We are searching data for your request:
Upon completion, a link will appear to access the found materials.
When will your child understand that money is earned – not waiting in infinite supply at the ATM? And when, oh when, will she realize that she doesn't "need" that glittery tiara in the same sense that she needs a warm jacket? We tapped the fiscal and educational experts to give you some idea about what to expect year to year as your child learns about the world of dollars and cents.
Give a 2-year-old a quarter, and she's as likely to drop it down the air vent as to put it in a piggy bank. She doesn't yet understand that the shiny circles in Mommy's purse are worth more than a jelly bean or a big acorn. "Money is a concrete representation of an abstract idea, and 2-year-olds don't have the representational thought to understand that," explains preschool director Megan Hans.
However, your little one can understand the most concrete definition of money – that "money" means dollars and coins – and she can learn that it's something we use at the store. She may enjoy hearing you say the names of the coins and repeating these words herself. And she probably loves sliding play dollars into a toy cash register or pennies into a piggy bank.
Just never let her handle coins unsupervised – they're one of the biggest choking hazards around. That means keeping your purse out of reach, too, until she's old enough to be trusted not to pop spare change into her mouth.
Some 3-year-olds can begin identifying coins by type – if they've had enough exposure, says Jerlean Daniel, deputy executive director of the National Association for the Education of Young Children.
And as representational thought develops and a child witnesses more cash transactions, she begins to grasp that money has some value. Give your 3-year-old a quarter, and she may understand that she can "buy" a treat – but she may still be bewildered when the cashier doesn't give the quarter back.
Many 4-year-olds can understand the "trade aspect" of money, so they know they won't get a coin back after handing it to a cashier. But give your 4-year-old that quarter, and you may hear her planning to buy a jungle gym with it. Most 4-year-olds can't comprehend the magnitude of price differences. "But they're starting to grasp that a quarter is worth something different than a nickel," says Laura Busque, outreach manager for the Ohio Credit Union League and a former teacher.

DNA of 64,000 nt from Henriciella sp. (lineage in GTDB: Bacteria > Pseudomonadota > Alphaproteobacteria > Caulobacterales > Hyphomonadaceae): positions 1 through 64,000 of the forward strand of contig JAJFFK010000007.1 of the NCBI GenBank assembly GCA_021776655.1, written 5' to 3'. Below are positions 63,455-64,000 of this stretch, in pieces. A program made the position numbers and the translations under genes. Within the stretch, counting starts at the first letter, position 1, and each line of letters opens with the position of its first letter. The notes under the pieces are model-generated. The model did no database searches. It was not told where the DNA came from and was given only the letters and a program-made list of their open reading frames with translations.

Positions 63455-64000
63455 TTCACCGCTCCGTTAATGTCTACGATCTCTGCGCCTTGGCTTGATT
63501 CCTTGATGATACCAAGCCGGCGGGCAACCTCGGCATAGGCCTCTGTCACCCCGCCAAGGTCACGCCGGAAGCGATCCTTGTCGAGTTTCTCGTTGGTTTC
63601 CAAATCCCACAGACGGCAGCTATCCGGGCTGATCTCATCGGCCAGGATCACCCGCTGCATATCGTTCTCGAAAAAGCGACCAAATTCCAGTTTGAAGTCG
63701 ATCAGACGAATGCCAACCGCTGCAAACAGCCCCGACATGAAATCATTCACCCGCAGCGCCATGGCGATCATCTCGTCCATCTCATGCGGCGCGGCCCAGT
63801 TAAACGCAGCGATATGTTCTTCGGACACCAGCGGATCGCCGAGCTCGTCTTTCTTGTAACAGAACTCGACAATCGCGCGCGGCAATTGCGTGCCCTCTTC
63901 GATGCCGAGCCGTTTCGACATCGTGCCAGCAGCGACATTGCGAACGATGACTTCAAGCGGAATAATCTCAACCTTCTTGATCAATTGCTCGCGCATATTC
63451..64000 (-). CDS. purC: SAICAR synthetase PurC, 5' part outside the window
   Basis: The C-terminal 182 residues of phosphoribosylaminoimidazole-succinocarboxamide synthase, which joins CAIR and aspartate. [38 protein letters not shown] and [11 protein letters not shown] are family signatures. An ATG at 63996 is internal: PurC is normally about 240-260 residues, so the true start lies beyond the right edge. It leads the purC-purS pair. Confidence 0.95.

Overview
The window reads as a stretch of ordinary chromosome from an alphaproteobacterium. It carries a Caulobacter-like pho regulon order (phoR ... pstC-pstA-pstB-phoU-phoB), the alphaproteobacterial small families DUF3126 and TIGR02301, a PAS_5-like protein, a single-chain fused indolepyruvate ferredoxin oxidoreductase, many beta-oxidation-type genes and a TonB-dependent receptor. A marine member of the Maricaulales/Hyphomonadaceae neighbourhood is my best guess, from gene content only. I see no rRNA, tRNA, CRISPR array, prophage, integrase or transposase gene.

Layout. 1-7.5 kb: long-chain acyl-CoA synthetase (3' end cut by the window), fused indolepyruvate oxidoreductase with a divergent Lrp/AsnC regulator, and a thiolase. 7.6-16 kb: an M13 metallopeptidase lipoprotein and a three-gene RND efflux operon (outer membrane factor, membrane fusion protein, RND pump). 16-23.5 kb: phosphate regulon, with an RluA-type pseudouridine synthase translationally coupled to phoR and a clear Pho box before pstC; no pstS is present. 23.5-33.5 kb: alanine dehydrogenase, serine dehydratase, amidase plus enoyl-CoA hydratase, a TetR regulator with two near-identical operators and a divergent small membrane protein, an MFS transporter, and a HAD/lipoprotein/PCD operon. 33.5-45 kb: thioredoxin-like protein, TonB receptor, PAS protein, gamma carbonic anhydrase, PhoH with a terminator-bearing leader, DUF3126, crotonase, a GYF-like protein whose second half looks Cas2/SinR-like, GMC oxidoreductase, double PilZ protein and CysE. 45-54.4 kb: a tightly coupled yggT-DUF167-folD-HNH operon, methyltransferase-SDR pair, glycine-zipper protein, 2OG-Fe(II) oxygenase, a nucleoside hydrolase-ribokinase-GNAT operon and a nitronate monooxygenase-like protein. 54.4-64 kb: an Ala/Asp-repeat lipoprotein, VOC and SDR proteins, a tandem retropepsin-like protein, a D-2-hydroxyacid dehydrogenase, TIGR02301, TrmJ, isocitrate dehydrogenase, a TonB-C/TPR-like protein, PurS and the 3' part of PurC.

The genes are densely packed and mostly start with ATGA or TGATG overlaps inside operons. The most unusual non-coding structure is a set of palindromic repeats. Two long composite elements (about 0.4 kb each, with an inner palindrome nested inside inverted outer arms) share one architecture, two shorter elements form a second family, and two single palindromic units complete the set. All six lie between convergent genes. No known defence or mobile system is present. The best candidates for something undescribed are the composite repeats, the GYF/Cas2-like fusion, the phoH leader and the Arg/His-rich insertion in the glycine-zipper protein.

Many 4-year-olds can appreciate that money comes from a job and that pay is limited. They can also understand that some people have less money than others and that those with more can help those with less.
At 5, your child will probably begin developing a slightly more realistic idea of money – many parents even start a small allowance around this age.
So if you explain that $10 will buy a set of art supplies, while a quarter will only buy a piece of candy, your child will be more likely to accept this. But it doesn't mean she'll want to save up for those art supplies; she'll probably opt for the candy. Kindergartners are still very invested in the present moment.
Still, a piggy bank is a good idea, because 5-year-olds can understand that money belongs in a safe place. In one way, your child's focus on the present can work to her benefit; after the quarter clangs into the piggy bank, she may forget all about it.
The concept of "saving up" will make more sense at this age. But because the future is still a murky concept, shorter-term savings goals will be easier to grasp. So hand your budding money manager that quarter, and she might deposit it in her piggy bank for a couple of days, sweet-talk another quarter from Grandpa, and immediately buy a pack of gum.
During the first-grade school year, many children start learning how to count by fives and tens, so they'll be able to add up nickels and dimes. And at 6, your child will likely get the difference between a "want" and a "need," says elementary school teacher Laura Gerrity.
Your child is starting to appreciate that she has choices when it comes to money. Give her a quarter, and you may see the wheels spinning as she weighs putting it into the piggy bank versus popping it into the nearest gumball machine. She's also bound to realize by now that a quarter isn't much to get excited about!
Budding math skills enable many second graders to add combinations of nickels, dimes, and quarters together.
"By age 7 or 8, children will have a good notion of what the real value of a quarter is. They'll know that it's five fives, or 25 ones," says Daniel. So the gift of a quarter may inspire a jaded eye-roll rather than bouncing glee.
But the good news is that your 8-year-old is getting better at "delayed gratification." She also has a better grasp of the future. So longer-term savings goals are much more feasible at this age. If your child has been exposed to the idea that "every little bit counts," she may piggy bank the quarter with a sense of satisfaction that she's a little closer to buying that scooter.